- Warhol's self-portrait, courtesy the Andy Warhol Foundation for the Visual Arts.
Andy Warhol left out the middle man — who might have been an impressionist or a surrealist or some other -ist — to go straight for the instantly recognizable image. In a studio he called a factory, Warhol rendered a Campbell's Soup can large, called it art, and became a celebrity.
The Arkansas Arts Center is going to look at the Warhol phenomenon when it opens “Andy Warhol: 15 Weeks of Fame” Oct. 17, an exhibit that will bring paintings, silkscreen prints, graphite on paper, film clips and his Silver Clouds installation to town for the first time.
Curator Joe Lampo traveled to the Andy Warhol Museum in Pittsburgh, Pa., to select pieces from their collection for the show. “I wanted a little bit of everything,” Lampo said, to better answer the question, as he put it, “What was the big deal about Andy Warhol?”
The big deal was that Warhol “changed the way art was made from his time on,” Lampo said. He turned the everyday into the ultra-hip — in his silkscreens and in his own persona, which became as big as the art itself.
Warhol “had an ability to synthesize thought and make these very pithy statements,” Lampo said. “One of my favorite quotes is ‘art is what you can get away with.' ” Mass-produced though Warhol's images may be — especially on the cheap poster market — his work is highly desirable today. How desirable? His “Green Car Crash” from the Death and Disaster Series (examples of which will be represented in the Arts Center) sold at auction in May 2007 for $71.7 million.
Among the familiar Brillo Boxes, camouflage and soup cans will be drawings that Lampo said will show how deft Warhol was as a draftsman. The show will also include works from a series in which he rendered details cropped from Renaissance paintings — Lampo mentioned Botticelli's Venus — in bright, saturated colors. The works will span from 1949 to 1986, the year before Warhol died of neglect in a New York hospital after a simple gall bladder surgery.
The show runs through Feb. 1, 2009. Tickets will be $12 for adults, $10 for seniors and $8 for children.
Art critic and philosopher Arthur Danto says art died in 1964 when Warhol made his Brillo Boxes. The writer for The Nation magazine and Columbia University in New York professor emeritus will give a talk, “Aesthetics and Meaning,” at 2 p.m. Sept. 28 at the Old High Middle School Auditorium in Bentonville, 406 N.W. 2nd St. The talk should be pretty high-brow: He'll discuss Immanual Kant, beauty and contemporary art.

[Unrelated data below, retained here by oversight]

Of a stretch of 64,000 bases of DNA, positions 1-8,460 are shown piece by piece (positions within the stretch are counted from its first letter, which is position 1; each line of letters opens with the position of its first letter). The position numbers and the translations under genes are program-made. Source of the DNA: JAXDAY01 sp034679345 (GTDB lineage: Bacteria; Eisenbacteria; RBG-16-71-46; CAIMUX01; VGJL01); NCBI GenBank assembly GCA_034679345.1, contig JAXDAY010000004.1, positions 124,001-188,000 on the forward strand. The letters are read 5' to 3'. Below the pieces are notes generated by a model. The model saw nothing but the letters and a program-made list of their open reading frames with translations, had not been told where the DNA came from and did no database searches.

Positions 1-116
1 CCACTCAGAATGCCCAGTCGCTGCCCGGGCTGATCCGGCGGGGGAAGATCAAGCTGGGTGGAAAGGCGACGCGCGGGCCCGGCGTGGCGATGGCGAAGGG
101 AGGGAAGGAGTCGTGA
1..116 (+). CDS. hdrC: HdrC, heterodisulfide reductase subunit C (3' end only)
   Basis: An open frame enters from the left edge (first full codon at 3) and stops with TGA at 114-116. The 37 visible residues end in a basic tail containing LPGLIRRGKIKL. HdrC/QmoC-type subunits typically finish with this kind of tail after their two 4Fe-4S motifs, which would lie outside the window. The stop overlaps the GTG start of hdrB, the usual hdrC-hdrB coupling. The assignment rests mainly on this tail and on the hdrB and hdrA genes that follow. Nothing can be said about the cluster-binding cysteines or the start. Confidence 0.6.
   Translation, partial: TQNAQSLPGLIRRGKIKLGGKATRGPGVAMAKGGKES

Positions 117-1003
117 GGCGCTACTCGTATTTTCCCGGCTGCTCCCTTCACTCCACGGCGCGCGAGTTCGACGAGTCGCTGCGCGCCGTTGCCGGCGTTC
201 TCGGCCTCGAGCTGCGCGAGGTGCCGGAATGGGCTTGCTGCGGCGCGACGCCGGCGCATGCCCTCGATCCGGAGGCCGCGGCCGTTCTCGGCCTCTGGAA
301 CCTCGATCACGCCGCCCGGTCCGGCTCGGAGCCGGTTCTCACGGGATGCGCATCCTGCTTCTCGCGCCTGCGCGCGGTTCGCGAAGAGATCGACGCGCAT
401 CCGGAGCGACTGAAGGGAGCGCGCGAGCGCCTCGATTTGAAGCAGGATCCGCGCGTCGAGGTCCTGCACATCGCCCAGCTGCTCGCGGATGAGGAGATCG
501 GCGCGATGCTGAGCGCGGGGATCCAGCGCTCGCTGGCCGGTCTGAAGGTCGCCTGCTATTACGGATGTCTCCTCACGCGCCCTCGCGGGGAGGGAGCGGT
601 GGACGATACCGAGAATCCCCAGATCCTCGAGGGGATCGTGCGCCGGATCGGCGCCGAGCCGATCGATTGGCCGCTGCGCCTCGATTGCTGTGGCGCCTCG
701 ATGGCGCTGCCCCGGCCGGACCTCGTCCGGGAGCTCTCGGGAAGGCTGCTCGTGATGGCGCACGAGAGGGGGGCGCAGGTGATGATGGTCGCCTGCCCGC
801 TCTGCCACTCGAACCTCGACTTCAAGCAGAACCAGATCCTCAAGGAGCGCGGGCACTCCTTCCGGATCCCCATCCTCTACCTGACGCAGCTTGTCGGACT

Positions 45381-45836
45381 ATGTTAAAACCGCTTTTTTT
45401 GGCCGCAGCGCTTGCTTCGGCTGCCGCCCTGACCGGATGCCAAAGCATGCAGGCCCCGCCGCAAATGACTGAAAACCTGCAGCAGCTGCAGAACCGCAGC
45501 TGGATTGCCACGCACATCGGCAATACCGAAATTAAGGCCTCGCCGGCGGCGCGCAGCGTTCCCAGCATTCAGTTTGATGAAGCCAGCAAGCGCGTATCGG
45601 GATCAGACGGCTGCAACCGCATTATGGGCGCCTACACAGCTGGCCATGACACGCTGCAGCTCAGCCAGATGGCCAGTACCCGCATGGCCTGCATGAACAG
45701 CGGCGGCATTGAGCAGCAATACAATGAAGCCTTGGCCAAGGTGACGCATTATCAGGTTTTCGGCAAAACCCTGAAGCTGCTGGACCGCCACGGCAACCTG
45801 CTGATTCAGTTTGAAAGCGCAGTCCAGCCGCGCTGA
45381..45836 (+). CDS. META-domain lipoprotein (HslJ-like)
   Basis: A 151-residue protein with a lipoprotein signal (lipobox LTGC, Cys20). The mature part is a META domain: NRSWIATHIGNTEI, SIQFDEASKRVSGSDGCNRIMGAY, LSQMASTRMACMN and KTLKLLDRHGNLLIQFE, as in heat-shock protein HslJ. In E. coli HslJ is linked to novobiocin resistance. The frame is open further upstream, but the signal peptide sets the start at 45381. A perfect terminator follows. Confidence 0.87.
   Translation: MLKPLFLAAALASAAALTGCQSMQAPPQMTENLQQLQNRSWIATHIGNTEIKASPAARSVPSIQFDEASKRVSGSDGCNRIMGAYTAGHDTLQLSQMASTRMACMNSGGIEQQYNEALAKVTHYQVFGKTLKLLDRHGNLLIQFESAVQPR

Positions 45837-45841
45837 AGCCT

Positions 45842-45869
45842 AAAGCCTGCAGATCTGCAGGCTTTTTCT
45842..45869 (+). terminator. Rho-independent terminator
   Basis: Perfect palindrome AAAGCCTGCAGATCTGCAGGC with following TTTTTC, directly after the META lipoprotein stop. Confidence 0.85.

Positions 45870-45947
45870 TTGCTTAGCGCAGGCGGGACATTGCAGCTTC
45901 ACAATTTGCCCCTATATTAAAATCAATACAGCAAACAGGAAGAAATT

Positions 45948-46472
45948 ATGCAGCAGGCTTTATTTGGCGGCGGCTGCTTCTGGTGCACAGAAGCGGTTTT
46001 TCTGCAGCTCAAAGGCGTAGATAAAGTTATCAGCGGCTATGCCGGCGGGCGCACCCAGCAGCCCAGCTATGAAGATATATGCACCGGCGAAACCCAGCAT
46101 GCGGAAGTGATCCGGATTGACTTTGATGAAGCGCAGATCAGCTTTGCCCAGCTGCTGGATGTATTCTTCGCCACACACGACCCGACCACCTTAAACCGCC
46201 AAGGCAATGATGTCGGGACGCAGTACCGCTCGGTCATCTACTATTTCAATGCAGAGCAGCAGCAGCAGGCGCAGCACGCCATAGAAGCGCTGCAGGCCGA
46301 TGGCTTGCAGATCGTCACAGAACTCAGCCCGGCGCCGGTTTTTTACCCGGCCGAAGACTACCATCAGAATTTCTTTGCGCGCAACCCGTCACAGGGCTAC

A reception and book-signing at Crystal Bridges at the Massey follows, from 3:30 p.m. to 4:30 p.m.
Little Rock architectural photographer Tim Hursley has had more than 15 minutes of fame, thanks to his books on brothels and polygamists and New Orleans. “Tim Hursley: Warhol after the Silver Factory,” an exhibit of his photographs documenting Warhol's studio The Factory in New York's Con Edison building, goes on exhibit Nov. 28 in the Alice Pratt Brown Atrium. The show runs through Feb. 1.
The Arts Center Museum School will offer an art class for children ages 6 to 9 based on Warhol's art. “The Wacky World of Warhol” will be held from 1 p.m. to 4 p.m. Nov. 1; tuition is $42 for members and $50 for non-members. A free Family Day art event from 1 p.m. to 3 p.m. Nov. 8 and Jan. 10 will include tours and a silkscreen painting. A two-day art history class in the “Pop Phenomenon” is set for 2 p.m. to 4:30 p.m. Nov. 15 and 16; tuition is $59 and $70. A free lecture on Warhol and pop art is set for 6:30 p.m. Nov. 20. Call 396-0353 for more information.
Market Street Cinema will show three Warhol films in January. More information about them later.
Also at the Arts Center this fall: The 51st annual Delta Exhibition runs Oct. 3-Nov. 16 and “The 40th annual Collectors Show and Sale” opens Dec. 5. Starting Dec. 19, the Arts Center will feature a seldom-exhibited medium in “Edge of the Sublime: Enamels by Jamie Bennett.”